This article presents a of basic categories, symbols, and conventions for discourse transcription. Discourse transcription can be defined as the process of creating a written of a event so as to make it accessible to discourse research. In the following pages, we present in outline a framework for carrying out such a discourse transcription. (For a discussion of the principles that underlie the design of transcription systems, see Du Bois, 1991, and Edwards, this volume; for an indepth treatment of the whole Process of discourse transcription, see Du Bois, Schuetze-Cobum, Cumming, & paolino, 199 1.) For each symbol in this discoucse @anscription system, ,a brief explanation of usage is given, illustrated with an example drawn from conversational transcriptions. Where appropriate, we comment on why the discourse feam in question should be attended to. A about the examples is in order. All examples cited are drawn from actual , which have been transcribed and checked by the autb0rs.l The examples are given in a fairly broad transaiption, which 46 DU BOlS, SCHUETZE-COBURN, CUMMING, AND PAOUNO includes the most basic transcription : the and who they Roughly speaking, an intonation unit is a stretch of speech uttered under a were spoken by, the division of the stream of speech into turns and intonation single coherent intonation contow. It tends to be marked by cues such as a units, the truncation of intonation units and words, intonation contours, pause and a shift upward in overall pitch level at its beginning, and a medium and long pauses, laughter, and uncertain hearings or indecipherable lengthening of its final syllable. For a fuller discussion of intonation units, the words. In a more detailed, "narrow" transcription, the transcriber would also cues that mark them, and the methods for identifying them, see Du Bois et al. include of, among other things, accent, tone, prosodic lengtbening, (1991), Chafe (tbis volume), and C~ttenden(1986, pp. 35-45). and breathing and other vocal noises. Such narrow transcription features have been omitted from most of the transcriptions in this chapter, so as not to (1) ((Aesthetics)) overload the reader with too many new symbols at once; but for those sections S: That's interesting, that deal directly with the transcription of these features, the examples will I mean, include them. (Narrowly transcribed versions of most of the examples cited here are presented in Du Bois et al., 1991.) For brevity's sake, the examples th- that you should pair the word aesthetics, represent for the most part short stretches of discourse without a great deal of ... with advertising. textual context (cotext). Thus the portions cited are not always whole sentences J: Yeah. or whole interactions, but each line that is cited is whole-that is, each intonation unit is presented in its entirety-and no omissions have been made 1.2. Truncated Intonation Unl within the stretch of transcription that is cited. Whenever a new notational is being introduced, the symbol is written in boldface letters in the A double hyphen (--) indicates that the speaker breaks off the intonation unit illustrative examples for that section, in order to highlight the feature in before completing its projected contour. question. This truncation occurs primarily in cases where a speaker utters the initial portion of a projected intonation unit but abandons it before finishing-that is, a false start. The double hyphen is not intended to represent the case of a unit 1. UNITS that appears incomplete when measured against the canons of normative grammar. Intonation units that do not constitute complete clauses are One of the most striking, if elusive, features of is its division into Commonplace and usually quite normal-and "complete" as intonation units. recognizable units at various levels. Any discourse transcription should For example, conjunctions (and) and particles (well) frequently appear as indicate at least the most fundamental of these. This section presents symbols Complete intonation units marked with a comma at the end, which signals for boundaries between units of various kinds, including the intonation unit and $6Continuing" intonation (see below)-a kind of incompleteness, if you will, the word unit, as well as truncated (uncompleted) variants of these units. (The but one that is distinct in principle from the truncation signaled by double turn, which is a fundamental unit of conversational discourse, is treated later in hyphen. The unit marked with a comma typically constitutes (apparently) all conjunction with the speaker identification label.) fbat the speaker projected to say within the current unit, whereas in the unit marked with a double hyphen the speaker projected to say more witbin the 1.I. Intonation Unit current unit but abandoned some portion of the projected utterance. T~cationis thus measured not against normative notions of clause A carriage return is used to indicate the end of an intonation unit (in effect, the mmpleteness but against the speaker's presumed projection for tbe current boundary between two intonation units). Thus, each intonation unit appears on intonation unit. a separate line.2 (2) ((Ranch)) R: He doesn't have any 2 -- In tWnerPI, a speaker's intonation unit should not be broken up into two lines; but for the ... He doesn't bow what's going on in this world. ~~ ktonation unit that is so long that it will not fit on one line, see the section on P-nuon. Also. it may sometimes be necessary to bdan intonation unit using the "intonation -tinued'' s~mbgl(described in the section on specialized ). 48 DU SOIS, SCHUETZE-COBURN, PAOUNO, CUMMlNG 3. OUTLINE OF DISCOURSE TRANSCRIPTION 49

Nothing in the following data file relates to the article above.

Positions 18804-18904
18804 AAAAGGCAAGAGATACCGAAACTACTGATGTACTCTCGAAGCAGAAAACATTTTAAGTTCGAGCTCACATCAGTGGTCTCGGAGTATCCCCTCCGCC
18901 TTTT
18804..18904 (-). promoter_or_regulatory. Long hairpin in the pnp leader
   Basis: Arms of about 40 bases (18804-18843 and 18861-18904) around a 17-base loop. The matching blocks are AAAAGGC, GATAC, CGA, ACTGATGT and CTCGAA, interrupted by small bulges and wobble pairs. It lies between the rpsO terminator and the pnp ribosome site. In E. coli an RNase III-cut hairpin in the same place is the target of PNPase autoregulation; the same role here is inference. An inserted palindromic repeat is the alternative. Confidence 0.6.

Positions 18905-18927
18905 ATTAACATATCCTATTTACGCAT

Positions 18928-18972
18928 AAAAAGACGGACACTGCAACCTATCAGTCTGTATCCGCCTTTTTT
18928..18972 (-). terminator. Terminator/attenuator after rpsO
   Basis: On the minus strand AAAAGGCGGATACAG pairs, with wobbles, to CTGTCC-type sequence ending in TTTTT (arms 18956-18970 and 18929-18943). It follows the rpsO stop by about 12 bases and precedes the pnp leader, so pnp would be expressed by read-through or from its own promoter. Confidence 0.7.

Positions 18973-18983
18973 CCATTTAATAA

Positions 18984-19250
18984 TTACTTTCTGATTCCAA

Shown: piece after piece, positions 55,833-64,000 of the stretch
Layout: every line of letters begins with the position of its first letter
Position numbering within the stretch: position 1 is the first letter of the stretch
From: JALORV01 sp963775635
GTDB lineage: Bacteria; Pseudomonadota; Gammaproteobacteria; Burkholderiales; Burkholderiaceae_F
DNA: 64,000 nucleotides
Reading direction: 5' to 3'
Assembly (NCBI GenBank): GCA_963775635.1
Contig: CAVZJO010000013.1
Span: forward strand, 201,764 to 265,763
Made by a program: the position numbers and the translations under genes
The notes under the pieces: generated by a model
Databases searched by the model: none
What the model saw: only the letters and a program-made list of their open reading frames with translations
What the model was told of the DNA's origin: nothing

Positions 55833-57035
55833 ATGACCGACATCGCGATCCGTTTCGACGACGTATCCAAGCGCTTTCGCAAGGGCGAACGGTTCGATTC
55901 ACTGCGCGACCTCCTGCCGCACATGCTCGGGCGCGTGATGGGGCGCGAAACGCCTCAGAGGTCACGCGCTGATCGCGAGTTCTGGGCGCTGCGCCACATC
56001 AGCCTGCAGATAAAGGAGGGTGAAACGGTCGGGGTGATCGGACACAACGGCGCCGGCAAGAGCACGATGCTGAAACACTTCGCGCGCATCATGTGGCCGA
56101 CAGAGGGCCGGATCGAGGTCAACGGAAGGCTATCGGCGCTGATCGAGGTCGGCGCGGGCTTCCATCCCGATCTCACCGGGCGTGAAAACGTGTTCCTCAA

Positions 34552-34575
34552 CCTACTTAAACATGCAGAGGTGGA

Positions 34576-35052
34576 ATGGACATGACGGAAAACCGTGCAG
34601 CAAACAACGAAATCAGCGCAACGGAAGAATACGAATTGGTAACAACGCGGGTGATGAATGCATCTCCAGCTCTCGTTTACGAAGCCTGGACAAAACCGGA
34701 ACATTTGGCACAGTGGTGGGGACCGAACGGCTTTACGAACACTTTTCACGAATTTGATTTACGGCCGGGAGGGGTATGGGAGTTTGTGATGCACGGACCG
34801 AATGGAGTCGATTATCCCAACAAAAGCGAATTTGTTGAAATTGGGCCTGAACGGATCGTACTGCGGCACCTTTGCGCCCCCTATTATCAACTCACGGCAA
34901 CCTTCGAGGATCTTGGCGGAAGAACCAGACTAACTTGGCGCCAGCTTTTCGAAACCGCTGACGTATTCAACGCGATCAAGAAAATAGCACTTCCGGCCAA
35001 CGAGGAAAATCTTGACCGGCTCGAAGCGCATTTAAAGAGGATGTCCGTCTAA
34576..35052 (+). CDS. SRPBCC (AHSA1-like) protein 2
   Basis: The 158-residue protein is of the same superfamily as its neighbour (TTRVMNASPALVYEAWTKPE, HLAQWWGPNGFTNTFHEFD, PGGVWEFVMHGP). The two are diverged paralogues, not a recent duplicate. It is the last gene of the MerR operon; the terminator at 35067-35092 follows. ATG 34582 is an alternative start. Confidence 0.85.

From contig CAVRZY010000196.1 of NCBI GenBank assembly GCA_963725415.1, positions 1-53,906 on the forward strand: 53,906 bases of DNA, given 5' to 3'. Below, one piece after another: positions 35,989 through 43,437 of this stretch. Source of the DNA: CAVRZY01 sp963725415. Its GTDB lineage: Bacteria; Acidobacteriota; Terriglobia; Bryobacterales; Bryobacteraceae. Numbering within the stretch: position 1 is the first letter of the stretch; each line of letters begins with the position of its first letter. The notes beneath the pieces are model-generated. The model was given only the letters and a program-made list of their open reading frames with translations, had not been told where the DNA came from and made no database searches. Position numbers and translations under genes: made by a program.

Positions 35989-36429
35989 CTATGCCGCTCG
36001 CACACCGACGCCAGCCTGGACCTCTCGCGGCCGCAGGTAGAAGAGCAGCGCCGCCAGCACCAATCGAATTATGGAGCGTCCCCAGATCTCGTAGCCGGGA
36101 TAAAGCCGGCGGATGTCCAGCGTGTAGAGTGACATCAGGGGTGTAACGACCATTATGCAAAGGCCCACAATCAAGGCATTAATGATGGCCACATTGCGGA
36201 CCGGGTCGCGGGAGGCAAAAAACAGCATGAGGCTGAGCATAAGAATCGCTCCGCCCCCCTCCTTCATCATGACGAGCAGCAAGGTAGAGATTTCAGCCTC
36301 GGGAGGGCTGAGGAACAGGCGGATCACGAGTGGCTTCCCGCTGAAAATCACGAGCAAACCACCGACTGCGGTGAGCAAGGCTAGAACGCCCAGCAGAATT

Note that for every intonation unit that is complete, the line should end with against the speaker's projected pronunciation for the current word. Only when some representation of its intonation contour (see below). If an intonation unit a speaker projects pronunciation of a word and then fails to complete that does not so end, it will in general have the double hyphen that marks projected pronunciation is the phenomenon of word truncation involved. truncation. 2. SPEAKERS 1.3. Word The space character is used to separate words, as in normal orthographic 2.1. Speaker ldentlication and Turn Beginning convention. A space also separates certain other notations, such as those for To identify the speaker of a given turn in the conversation, a or a proper laughter, pause, inhalation, and so forth. name (written all in capital letters) is inserted at the beginning of the turn. followed immediately by a colon (:). (3) ((Aesthetics)) S: Hm. (5) ((Door)) Hm. A: Now that we have the [side door] fixed ... Okay. B: mt's kind of] -- A: he could. 1.4. Truncated Word B: Yeah, C: Yeah. A single hyphen (-) indicates where the speaker has truncated a word, leaving D: ... Sure. the end of the (projected) word ~nuttered.~ Truncation is often cued overtly via word-final glottal constriction, but not Although transcribers often assign prosaic such as "A" or "B" to always-either plienomenon may occur independently of the other. Other their speakers, the reader tends to get a more vivid impression of who the truncation cues may include segment shortening, slight rhythrmc participants are if their utterances are tagged with personal names, which are discontinuities, and so on. (Where it is deemed relevant, the precise always more memorable. The name should in general be a pseudonym, since pronunciation of the truncated word can be written using phonetic notation.) in any transcription destined for public presentation, privacy considerations would ordinarily preclu& use of the speakers' actual names. The choice of (4) ((Friends)) Wries becomes especially important if speakers use names to refer to each J: ... You know how they do that, other during the course of a conversation, in which case, the pseudonym in the so you can't s- ha- -- speaker identification label should match that in the spoken , so that you don't have any balance. relevant persons-whether they are spealung or merely spoken about-are clearly distinguished. If possible, pseudonyms should retain some flavor of the This symbol is not used to mark words that have been pronounced in an actual names. abbreviated fashion as part of an informal speech style. Truncation of a word (6) is measured not against canons of "nonnal" or "standard" pronunciation but ((Aesthetics)) JEFF: That's all it does. It doesn't [even] reach a conclusion. SARAH: [mhml, JEFF: The conclusion is up to you. SARAIf: mhm, JEFF: in going out to -- ... to buy the thing. 50 DU 801s. SCHUETZE-COBURN, CUMMING, AND PAOUNO 3. OUTUNE OF DISCOURSE TRANSCRIPTION 51